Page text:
I understand the structure of a compiler in regards to front-end and back-end. However, I am not sure why compilers are often divided into front-end and back-end. I am sure there are many reasons can you give me a few? because, most books / websites tell you what they are but fail to tell you why!

Thank you.


The front-end deals with the language itself: scanning, parsing, the parse-tree. The back end deals with the target system: object code formats, the machine code itself, ... The two things don't have all that much to do with each other, and for a portable compiler it is highly desirable to use the same front-end with multiple backends, one per target.

You can take that further, as gcc does, and have a front/backend interface that is language-independent, so you can use different language front-ends with the same backend. In the old days this was called the MxN problem: you don't want to have to write MxN compilers where you have M languages and N target systems. The idea is to only have to write M+N compilers.

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  • Can you please tell me how is it M + N compilers ? I think we have M front ends to convert to ICG and N code generators to convert to Target machine code. Are you considering each front end and back end as a compiler ? – Zephyr Dec 3 '17 at 17:38
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    @Zephyr, Without a FE/BE combination we would need so many permutations which is unnecessary/unwieldy. – Paul Joseph Dec 14 '17 at 20:10
  • @Zephyr Yes, a front end/back end combination is a compiler. Surely this is obvious? – user207421 Feb 19 '18 at 3:48
  • @Zephyr, say you have three languages (C, C++, Rust) and two target architectures (x86 and ARM). If you had each front end target each back end you'd have C => x86, C => ARM, C++ => x86, C++ => ARM, Rust => x86, and Rust => ARM, which is 6 total (MxN). Alternatively, if you have the front ends target an intermediary language and the backends target specific architectures, then you have C => IL, C++ => IL, Rust => IL, IL => x86, and IL => ARM, which is only 5 total (M+N). As the number of languages and architectures increases, the savings increase as well. – d512 Oct 18 '19 at 18:43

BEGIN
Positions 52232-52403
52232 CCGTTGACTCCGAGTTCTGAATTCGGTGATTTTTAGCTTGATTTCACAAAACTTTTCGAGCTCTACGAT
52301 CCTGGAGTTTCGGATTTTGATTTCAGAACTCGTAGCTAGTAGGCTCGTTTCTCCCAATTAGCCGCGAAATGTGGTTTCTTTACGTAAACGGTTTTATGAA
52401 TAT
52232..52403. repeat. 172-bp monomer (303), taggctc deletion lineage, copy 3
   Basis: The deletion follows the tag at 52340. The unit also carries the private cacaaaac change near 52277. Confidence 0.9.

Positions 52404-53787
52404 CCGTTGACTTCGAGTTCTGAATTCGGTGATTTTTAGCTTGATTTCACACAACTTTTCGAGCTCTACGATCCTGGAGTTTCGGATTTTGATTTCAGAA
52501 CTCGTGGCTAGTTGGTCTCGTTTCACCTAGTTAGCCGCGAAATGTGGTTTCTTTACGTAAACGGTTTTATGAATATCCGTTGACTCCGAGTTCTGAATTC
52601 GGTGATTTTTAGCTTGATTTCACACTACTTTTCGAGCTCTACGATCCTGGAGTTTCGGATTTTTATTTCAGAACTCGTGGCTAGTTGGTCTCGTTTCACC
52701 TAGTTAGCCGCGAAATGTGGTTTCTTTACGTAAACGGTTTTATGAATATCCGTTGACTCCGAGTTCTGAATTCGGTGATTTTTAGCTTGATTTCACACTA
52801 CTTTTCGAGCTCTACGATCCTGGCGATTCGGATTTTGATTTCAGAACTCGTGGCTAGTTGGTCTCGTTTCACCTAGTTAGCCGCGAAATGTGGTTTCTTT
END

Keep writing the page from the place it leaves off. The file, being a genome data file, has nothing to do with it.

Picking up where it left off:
If you're talking about the front-end being the parser which tokenises the source code, and back-end being the bit which generates executable code based on the tokenised code, then one very good reason is this: portability.

Separating the parser from the executable code generation makes it much easier to port a compiler from one processor architecture to another.

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Because you want to use some sort of internal pseudo code or tables/data structures. For example if you have some line of code:

a = b + c;

You would want to take that and break it into an intermediate language or IR (Intermediate representation):

load b
load c
add b + c
store a

as an example -- there are many solutions. The intermediate language is better than going straight to assembly for a particular target for a number of reasons:

  • By abstracting the hardware and providing a "logical number" of registers we are independent of the final "physical number" of registers and hardware layout. For example, the native ADD instruction may be stack based, take 1-operand, take 2-operands, or even 3 operands. At this higher level we don't need to know, or care, about the lower level hardware implementation.
  • The internal language can be optimized if you have an optimizer, and
  • Is generic enough to be used on multiple targets if you have a wish to target different processors.

I dont know enough about it but I think you also have the common used parsers bison/flex, boil you down into some sort of intermediate code/instruction set and then you write a backend for that.

You also benefit that you can for example have a C and C++ and other language front end, without affecting the backend.

You also benefit from breaking the compiler into logical modules blocks, you can develop and test the front end independently from the back end. llvm for example, allows for the export and import of the intermediate language, you could if you really really wanted to write code using the intermediate language and have the benefit of multiple targets on the backend.

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